24 Types of Hibiscus: Tropical And Perennial Varieties

Hibiscus (Hibiscus spp.) is a genus of over 200 flowering species in the mallow family (Malvaceae), known for their large, showy flowers in bright shades of red, pink, purple, orange and yellow. Among the best known species are tropical hibiscus (H. rosa-sinensis) and perennial hibiscus, (H. moscheutos).

The biggest difference between the two is the foliage: tropical hibiscus foliage is typically larger; it is glossy and dark green. Perennial hibiscus leaves, on the other hand, tend to be more slender and they are dull and heart-shaped. Only tropical hibiscus blooms in shades of orange and only the tropicals bear double blooms. Tropical hibiscus plants typically grow in containers in regions where temperatures dip below 50 degrees Fahrenheit, so that gardeners can bring them indoors for protection. 

Different varieties of hibiscus have different climate requirements, but all varieties share other growing needs. You can grow your hibiscus as a bushy shrub out in your garden, prune it to form a single-stemmed tree or grow it in a large container that you can move indoors in areas with cold winters.

Tropical Hibiscus

Tropical hibiscus, as the name describes, originated in tropical climates, stay green year-round, and do not tolerate freezing temperatures. These hibiscus are all descendants of the tropical species Hibiscus rosa-sinensis mixed with seven other species of tropical hibiscus. Tropical hibiscus variety forms shrubs that grow up to 15 feet high with evergreen leaves that may be variegated with cream or rose. The shrubs produce large, trumpet-shaped blooms about 6 inches in diameter in shades of pink, yellow, orange, crimson or scarlet in spring and summer. These plants require well-drained soils and full sun. Tropical plants can tolerate some shade, but too much shade causes limited flower production and tall, leggy plants.

Tropical hibiscus can only live outside year-round in warm climates where it seldom freezes, and when it does freeze, the cold spell is mild and very short. These are the hibiscus that we associate with Hawaii – the kind that are strung into Hawaiian leis. They have a very long blooming season, from spring through late fall, and into winter in places where it doesn’t freeze. They shed a few leaves at a time all year round, so although they do shed all their leaves each year, it’s not noticeable, because they are covered with green leaves all the time.

Varieties of Tropical Hibiscus

  • Painted Lady Hibiscus
  • Hawaiian Sunset
  • Hawaiian white hibiscus (Hibiscus arnottianus)
  • Hibiscus brackenridgei
  • Hibiscus clayi (Clay’s hibiscus)
  • Hibiscus furcellatus
  • Hibiscus kokio
  • Hibiscus tiliaceus
  • Hibiscus waimeae

Different cultivars of Tropical hibiscus grow to different sizes. “Amour,” “Cherie,” “Empire’,” “Hula Girl,” “Red Dragon” and “The Path” reach 6 to 8 feet tall. “Flamenco” and “Fiesta Flame” reach 6 to 7 feet tall, and “Golden Dust” reaches 4 to 6 feet tall. “Crown of Bohemia” and “Seminole Pink” are two of the larger varieties, reaching 8 to 10 feet tall. 

Perennial Hibiscus

Hardy hibiscus, also called “winter-hardy” or “perennial” hibiscus, are most often descended from the species Hibiscus moscheutos or “Rose Mallow”, and sometimes from the species Hibiscus mutabilis or Hibiscus coccineus. Some of the ancestors of these hibiscus were native to the Americas, and all were native to colder parts of the world. Hardy hibiscus die back all the way to the ground each winter, and shoot up new growth each spring. These hibiscus grow well in cold climates, but don’t grow as well in warmer climates, especially hot, dry climates. Hardy hibiscus bloom in late summer or early fall and have a shorter blooming season than tropical hibiscus.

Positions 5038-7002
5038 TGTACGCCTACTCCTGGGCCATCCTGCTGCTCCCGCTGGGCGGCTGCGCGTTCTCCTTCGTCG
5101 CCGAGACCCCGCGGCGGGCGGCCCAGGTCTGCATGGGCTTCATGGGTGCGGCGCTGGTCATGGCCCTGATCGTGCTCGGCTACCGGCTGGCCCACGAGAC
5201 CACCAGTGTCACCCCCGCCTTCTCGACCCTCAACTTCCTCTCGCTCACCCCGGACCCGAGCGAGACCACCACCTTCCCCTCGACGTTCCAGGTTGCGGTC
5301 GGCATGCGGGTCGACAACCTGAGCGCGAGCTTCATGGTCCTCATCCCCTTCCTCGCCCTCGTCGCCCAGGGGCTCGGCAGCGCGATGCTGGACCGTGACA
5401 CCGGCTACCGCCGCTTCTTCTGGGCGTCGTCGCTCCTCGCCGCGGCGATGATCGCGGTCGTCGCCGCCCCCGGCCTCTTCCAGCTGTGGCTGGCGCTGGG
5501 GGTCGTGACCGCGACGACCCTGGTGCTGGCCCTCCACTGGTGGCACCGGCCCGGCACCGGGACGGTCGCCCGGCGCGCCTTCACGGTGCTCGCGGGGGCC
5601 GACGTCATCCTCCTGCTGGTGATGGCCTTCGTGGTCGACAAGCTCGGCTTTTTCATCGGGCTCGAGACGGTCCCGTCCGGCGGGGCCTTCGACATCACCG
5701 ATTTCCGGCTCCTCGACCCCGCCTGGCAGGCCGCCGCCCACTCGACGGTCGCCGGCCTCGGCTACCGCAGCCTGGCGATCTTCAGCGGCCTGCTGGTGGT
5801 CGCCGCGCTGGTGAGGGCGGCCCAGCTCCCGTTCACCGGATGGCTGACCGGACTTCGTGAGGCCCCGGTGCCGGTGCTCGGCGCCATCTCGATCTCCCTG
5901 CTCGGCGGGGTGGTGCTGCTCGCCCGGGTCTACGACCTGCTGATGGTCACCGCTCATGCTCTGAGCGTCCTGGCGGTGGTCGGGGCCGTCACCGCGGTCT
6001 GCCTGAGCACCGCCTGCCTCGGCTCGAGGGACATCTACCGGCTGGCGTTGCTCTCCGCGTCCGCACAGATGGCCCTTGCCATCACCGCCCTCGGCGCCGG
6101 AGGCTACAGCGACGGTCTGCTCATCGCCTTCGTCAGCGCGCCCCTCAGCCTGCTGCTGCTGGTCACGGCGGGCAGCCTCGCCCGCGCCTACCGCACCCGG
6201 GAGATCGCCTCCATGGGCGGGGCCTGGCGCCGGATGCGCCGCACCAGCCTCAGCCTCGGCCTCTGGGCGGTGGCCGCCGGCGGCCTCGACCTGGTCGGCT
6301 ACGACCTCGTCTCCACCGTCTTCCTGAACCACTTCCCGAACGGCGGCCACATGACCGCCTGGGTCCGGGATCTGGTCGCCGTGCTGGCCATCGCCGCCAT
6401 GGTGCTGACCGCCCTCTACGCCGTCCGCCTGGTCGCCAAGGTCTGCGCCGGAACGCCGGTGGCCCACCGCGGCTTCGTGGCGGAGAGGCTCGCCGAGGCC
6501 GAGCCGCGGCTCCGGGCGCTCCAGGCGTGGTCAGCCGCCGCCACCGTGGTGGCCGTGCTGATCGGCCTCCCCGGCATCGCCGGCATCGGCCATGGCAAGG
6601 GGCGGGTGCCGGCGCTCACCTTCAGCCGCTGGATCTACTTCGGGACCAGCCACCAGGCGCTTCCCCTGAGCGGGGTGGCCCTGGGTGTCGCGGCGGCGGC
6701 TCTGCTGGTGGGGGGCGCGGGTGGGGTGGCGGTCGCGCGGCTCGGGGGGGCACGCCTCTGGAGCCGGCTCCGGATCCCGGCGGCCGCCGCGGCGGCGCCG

Perennial hibiscus flowers feature varieties that grow up to 8 feet tall and have spear-shaped or ovate hairy foliage with large, trumpet-shaped white or pink flowers that bloom during the summer months. These hibiscus varieties require a sunny location and ordinary garden soils that are kept moist. The flowering stems are cut back in fall. Perennial hibiscus makes excellent accent and border plants, attracting both butterflies and hummingbirds.

Perennial Hibiscus cultivars include “Kopper King,” “Lord Baltimore” and “Disco Belle Pink.” They grow up to 4 feet tall and wide in full sun and moist, well-draining soil. The showy flowers bloom in summer to fall. The color depends on the cultivar. “Kopper King” has coppery leaves with 12-inch-wide white or pink flowers with burgundy centers. “Lord Baltimore” and “Disco Belle Pink” have pink flowers with red centers and dark green leaves.

Varieties of Perennial Hibiscus

  • Confederate rose (H. mutabilis)
  • Common hibiscus (Hibiscus moscheutos)
  • Rose mallow (Hibiscus lasiocarpos)
  • Sea hibiscus (Hibiscus tiliaceus)
  • Rose of Sharon (Hibiscus syriacus)
  • Texas Star hibiscus (Hibiscus coccineus)
  •  Hibiscus trionum
  • Giant rose mallow (Hibiscus grandiflorus)


Generally, a hibiscus leaf is quite simple, with ovate staples and an alternate pattern. Each leaf is around 2 to 7 inches long, with the axis of each leaf upholding a single flower.

A hibiscus leaf will usually have two different shades of green on its lower and upper surfaces, with the upper surface usually a brighter green than the lower. In addition, fresh growth tends to be a lighter shade of green as well. Hibiscus leaves are mostly made up of water, at a ratio of more than 85 percent. They also contain various chemical components that make them valuable for a variety of medicinal purposes.

Perennial hibiscus has dull, medium-green leaves in heart shapes and produces white, pink or red blooms the size of dinner plates. Tropical hibiscus has deep green, glossy leaves and 3 to 6-inch flowers in shades of lavender, blue, red, pink, yellow, orange or salmon; some tropical varieties also have double blooms.